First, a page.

THE country’s 883 city and county councillors benefited from a €28m payments’ windfall last year.
An Irish Independent investigation reveals that our part-time politicians were paid an average of €31,600 each in salary, allowances, expenses and fees for sitting on a range of public bodies. Many of these councillors earned this cash on top of their day jobs.
However, others have made a full-time living out of what is supposed to be a part-time role. A major trawl of financial records held by almost 200 public bodies revealed very high – but legitimate – pay and expense packages claimed by some councillors.
The highest-earning councillor in the country received seven payments totalling €83,000 from five different bodies – his county council and four outside bodies, to which he was nominated by virtue of being a county councillor.
The investigation also reveals:
- Councillors racked up huge foreign-travel bills, with more than 100 of them visiting 24 countries on five continents over the course of 2011.
- Another €2m was paid to councillors who attended conferences in Ireland.- At least 15 councillors also work as assistants and advisers to TDs and ministers, significantly boosting their incomes.
- One councillor received payments of more than €22,000 from a third-level institution and separate payments totalling €11,000 from a VEC.
- Councils have picked up the tab for master's degrees, website design and office equipment.
The highest earner in Ireland, Wicklow Fine Gael councillor George Jones, last night defended the €83,000 in payments he received in 2011, saying he was not "cashing in".
He added: "I'm getting no more extra than anyone else. It is just an effect of the various committees and bodies that I'm involved with."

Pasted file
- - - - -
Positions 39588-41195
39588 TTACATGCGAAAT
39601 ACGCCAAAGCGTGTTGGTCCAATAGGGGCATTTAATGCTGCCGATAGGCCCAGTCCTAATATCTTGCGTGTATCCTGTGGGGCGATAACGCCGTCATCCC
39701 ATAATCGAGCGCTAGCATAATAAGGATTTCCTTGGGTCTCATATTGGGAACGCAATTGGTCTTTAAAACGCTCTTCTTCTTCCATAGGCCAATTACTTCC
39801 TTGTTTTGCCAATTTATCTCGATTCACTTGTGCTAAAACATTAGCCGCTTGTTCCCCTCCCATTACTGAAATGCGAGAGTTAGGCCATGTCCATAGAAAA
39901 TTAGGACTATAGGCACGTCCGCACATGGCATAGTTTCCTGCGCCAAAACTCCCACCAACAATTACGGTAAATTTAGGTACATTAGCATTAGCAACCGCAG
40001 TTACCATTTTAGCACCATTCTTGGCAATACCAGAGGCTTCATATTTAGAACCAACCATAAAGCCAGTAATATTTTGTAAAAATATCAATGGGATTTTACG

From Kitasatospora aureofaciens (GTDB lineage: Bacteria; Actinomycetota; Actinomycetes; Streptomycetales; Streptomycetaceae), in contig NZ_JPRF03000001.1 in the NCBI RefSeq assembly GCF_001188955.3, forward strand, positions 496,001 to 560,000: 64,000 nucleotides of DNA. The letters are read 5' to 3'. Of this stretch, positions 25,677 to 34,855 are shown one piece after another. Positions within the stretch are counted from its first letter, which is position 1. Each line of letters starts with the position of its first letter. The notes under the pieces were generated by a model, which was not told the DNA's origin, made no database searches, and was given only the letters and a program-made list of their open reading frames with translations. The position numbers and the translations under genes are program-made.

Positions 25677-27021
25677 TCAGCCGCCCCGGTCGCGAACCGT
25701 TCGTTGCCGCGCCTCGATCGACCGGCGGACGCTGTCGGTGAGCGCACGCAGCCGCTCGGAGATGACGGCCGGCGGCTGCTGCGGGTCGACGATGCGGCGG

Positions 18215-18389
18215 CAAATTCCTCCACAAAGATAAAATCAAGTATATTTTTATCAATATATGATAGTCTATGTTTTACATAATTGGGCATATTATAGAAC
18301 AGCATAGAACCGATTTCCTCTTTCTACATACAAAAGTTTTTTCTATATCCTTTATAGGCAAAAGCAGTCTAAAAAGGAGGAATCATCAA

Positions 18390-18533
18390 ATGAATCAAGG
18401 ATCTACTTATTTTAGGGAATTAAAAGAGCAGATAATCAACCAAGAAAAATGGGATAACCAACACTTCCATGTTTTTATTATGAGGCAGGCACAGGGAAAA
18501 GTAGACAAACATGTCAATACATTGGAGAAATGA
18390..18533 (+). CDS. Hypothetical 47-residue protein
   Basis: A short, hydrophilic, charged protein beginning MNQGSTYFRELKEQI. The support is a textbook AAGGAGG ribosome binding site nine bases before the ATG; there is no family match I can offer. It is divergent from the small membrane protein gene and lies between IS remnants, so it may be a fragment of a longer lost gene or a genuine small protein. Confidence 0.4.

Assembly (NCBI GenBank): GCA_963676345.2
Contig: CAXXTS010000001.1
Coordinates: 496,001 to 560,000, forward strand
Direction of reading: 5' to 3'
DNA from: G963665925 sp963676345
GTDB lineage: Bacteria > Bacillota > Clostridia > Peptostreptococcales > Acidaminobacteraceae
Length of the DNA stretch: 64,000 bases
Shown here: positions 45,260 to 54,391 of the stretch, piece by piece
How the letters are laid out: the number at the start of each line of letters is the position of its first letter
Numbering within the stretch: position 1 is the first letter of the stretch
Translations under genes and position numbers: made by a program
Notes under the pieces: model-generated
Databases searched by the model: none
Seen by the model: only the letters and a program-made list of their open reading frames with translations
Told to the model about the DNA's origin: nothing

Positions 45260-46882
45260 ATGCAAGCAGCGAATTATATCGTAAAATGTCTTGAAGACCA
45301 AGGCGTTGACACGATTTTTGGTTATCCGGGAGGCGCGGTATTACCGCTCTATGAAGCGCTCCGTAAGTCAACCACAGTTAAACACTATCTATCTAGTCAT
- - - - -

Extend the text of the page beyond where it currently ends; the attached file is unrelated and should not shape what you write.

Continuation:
Our investigation, conducted over four months, examined salaries, board members' fees, travel, subsistence, conference expenses and payments to attend meetings. Many of the payments are unvouched, meaning receipts did not have to be provided.
The payments were made to 883 city and county councillors, of which more than 150 also hold a dual mandate -- meaning they sit on a town or borough council as well.
This means they can claim expenses to represent two local authorities, which increases their totals.
Since 2002, councillors are paid an annual salary -- called a 'representational payment'. This is an amount of €16,724 for city and county councils and is subject to tax. Only one payment can be claimed.
There are also extra allowances for mayors, deputy mayors and chairs of council committees called 'special policy committees'. These payments are also subject to tax.
On top of these, there is also a tax-free allowance to attend council meetings and a tax-free conference budget of between €1,000 and €4,700 a year. A €600 mobile phone allowance is also given.
Some councillors privately admit that the system is open to abuse, with fears that some sign into conferences just to claim the payments and then leave. This allows them to claim mileage and subsistence payments without attending the conference.
But the payments were defended by the chairman of the Local Authority Members' Association, Monaghan councillor Hugh McElvaney (Fine Gael).
He said: "Hard-working councillors deserve these allowances. They work long days and weekends. They work a lot harder than many TDs and senators. I have no problem defending these expenses."
The high rate of payments is likely to be addressed in a major reform of local government to be revealed by Environment Minister Phil Hogan in the coming weeks.
See Monday's Irish Independent for all payments to Munster councillors and Tuesday's Irish Independent for officicals in Connacht and Ulster